• Well, we are talking about TWO SPECIFIC mutations that are needed to get a beneficial function – lots of other mutations are possible, but we are looking for a specific outcome that requires two SPECIFIC mutations out of the whole genome
  • You aren’t going to get useful outcomes unless you direct the mutations

Keith Fox:

  • But then why does God allow evil!!!!1!1!!one!!!

The importance of Christian men setting an example of benevolent authority

A conflict of worldviews
A conflict of worldviews

I think that children are more likely to accept theism if they have a father who is able to lead them in a loving, caring way. And I also think that children who grow up with an authoritiarian or absent or defective father are more likely to reject theism. The father needs to be strong. The father needs to be good. Otherwise, it’s harder for the kids to believe in God.

Let’s start proving this with a lecture from psychologist Paul Vitz:

Here’s an article by Paul Copan (related to the lecture) which points out how father presence/absence and father quality affects belief and disbelief in God.

Excerpt:

Seventh, the attempt to psychologize believers applies more readily to the hardened atheist.It is interesting that while atheists and skeptics often psychoanalyze the religious believer, they regularly fail to psychoanalyze their own rejection of God. Why are believers subject to such scrutiny and not atheists? Remember another feature of Freud’s psychoanalysis — namely, an underlying resentment that desires to kill the father figure.

Why presume atheism is the rational, psychologically sound, and default position while theism is somehow psychologically deficient? New York University psychology professor Paul Vitz turns the tables on such thinking. He essentially says, “Let’s look into the lives of leading atheists and skeptics in the past. What do they have in common?” The result is interesting: virtually all of these leading figures lacked a positive fatherly role model — or had no father at all.11

Let’s look at some of them.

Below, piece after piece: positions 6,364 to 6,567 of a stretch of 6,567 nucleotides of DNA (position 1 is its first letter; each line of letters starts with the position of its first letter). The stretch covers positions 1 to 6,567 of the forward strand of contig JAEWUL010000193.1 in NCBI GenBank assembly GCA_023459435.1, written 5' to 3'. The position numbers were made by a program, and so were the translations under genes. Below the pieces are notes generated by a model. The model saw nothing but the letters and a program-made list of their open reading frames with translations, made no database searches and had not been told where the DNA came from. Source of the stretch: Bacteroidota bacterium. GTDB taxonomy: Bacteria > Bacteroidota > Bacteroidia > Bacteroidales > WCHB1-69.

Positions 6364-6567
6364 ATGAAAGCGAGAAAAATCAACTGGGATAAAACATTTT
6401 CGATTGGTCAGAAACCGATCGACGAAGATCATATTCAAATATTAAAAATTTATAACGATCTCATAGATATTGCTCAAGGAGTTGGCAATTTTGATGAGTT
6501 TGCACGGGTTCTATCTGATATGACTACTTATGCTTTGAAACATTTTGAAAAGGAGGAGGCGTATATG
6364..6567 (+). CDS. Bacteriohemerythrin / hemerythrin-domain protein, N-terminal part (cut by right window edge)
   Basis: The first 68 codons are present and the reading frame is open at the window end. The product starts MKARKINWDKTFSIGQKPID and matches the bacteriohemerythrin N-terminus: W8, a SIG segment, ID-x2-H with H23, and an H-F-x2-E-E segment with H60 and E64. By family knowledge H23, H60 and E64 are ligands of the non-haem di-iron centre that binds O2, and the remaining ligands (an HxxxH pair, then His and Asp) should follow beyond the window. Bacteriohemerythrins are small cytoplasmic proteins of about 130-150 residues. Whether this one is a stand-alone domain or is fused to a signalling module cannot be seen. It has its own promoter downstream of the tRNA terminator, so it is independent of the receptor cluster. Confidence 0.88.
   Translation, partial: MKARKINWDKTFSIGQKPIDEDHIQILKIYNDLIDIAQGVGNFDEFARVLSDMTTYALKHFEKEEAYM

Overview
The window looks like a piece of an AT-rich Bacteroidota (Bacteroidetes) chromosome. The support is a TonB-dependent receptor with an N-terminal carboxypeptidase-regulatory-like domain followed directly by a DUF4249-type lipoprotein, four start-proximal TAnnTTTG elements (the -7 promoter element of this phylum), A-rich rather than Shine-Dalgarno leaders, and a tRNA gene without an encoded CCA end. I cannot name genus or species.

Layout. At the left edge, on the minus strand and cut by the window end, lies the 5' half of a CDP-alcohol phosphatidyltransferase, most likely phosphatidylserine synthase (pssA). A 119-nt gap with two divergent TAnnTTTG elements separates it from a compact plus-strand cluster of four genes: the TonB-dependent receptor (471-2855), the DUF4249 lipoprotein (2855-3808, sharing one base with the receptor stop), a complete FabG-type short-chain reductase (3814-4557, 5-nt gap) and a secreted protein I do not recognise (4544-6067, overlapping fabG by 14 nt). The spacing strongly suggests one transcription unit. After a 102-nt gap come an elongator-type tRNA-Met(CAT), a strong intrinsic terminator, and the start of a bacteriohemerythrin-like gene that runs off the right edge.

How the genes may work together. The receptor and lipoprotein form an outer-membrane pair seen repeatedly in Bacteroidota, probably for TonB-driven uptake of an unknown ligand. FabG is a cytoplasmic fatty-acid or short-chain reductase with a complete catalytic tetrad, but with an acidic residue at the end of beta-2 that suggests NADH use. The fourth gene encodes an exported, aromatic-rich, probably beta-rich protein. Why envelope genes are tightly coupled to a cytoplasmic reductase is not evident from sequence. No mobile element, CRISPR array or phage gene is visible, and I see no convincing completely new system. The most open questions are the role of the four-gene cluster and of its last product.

• Voltaire(1694–1778): This biting critic of religion, though not an atheist, strongly rejected his father and rejected his birth name of Francois-Marie Arouet.
  • David Hume(1711–76): The father of this Scottish skeptic died when Hume was only 2 years old. Hume’s biographers mention no relatives or family friends who could have served as father figures.
  • Baron d’Holbach(1723–89): This French atheist became an orphan at age 13 and lived with his uncle.
  • Ludwig Feuerbach (1804–72): At age 13, his father left his family and took up living with another woman in a different town.
  • Karl Marx(1818–83): Marx’s father, a Jew, converted to being a Lutheran under pressure — not out of any religious conviction. Marx, therefore, did not respect his father.
  • Friedrich Nietzsche(1844–1900): He was 4 when he lost his father.
  • Sigmund Freud(1856–1939): His father, Jacob, was a great disappointment to him; his father was passive and weak. Freud also mentioned that his father was a sexual pervert and that his children suffered for it.
  • Bertrand Russell(1872–1970): His father died when he was 4.
  • Albert Camus(1913–60): His father died when he was 1 year old, and in his autobiographical novel The First Man, his father is the central figure preoccupation of his work.
  • Jean-Paul Sartre(1905–80): The famous existentialist’s father died before he was born.12
  • Madeleine Murray-O’Hair (1919–95): She hated her father and even tried to kill him with a butcher knife.

We could throw in a few more prominent contemporary atheists not mentioned by Vitz with similar childhood challenges:

  • Daniel Dennett (1942–): His father died when he was 5 years of age and had little influence on Dennett.13
  • Christopher Hitchens (1949–): His father (“the Commander”) was a good man, according to Hitchens, but he and Hitchens “didn’t hold much converse.” Once having “a respectful distance,” their relationship took on a “definite coolness” with an “occasional thaw.” Hitchens adds: “I am rather barren of paternal recollections.”14
  • Richard Dawkins (1941–): Though encouraged by his parents to study science, he mentions being molested as a child — no insignificant event, though Dawkins dismisses it as merely embarrassing.15

Moreover, Vitz’s study notes how many prominent theists in the past — such as Blaise Pascal, G.K. Chesterton, Karl Barth, and Dietrich Bonhoeffer — have had in common a loving, caring father in their lives.16

Not only is there that anecdotal evidence of a psychological explanation for atheism, but there is also statistical evidence.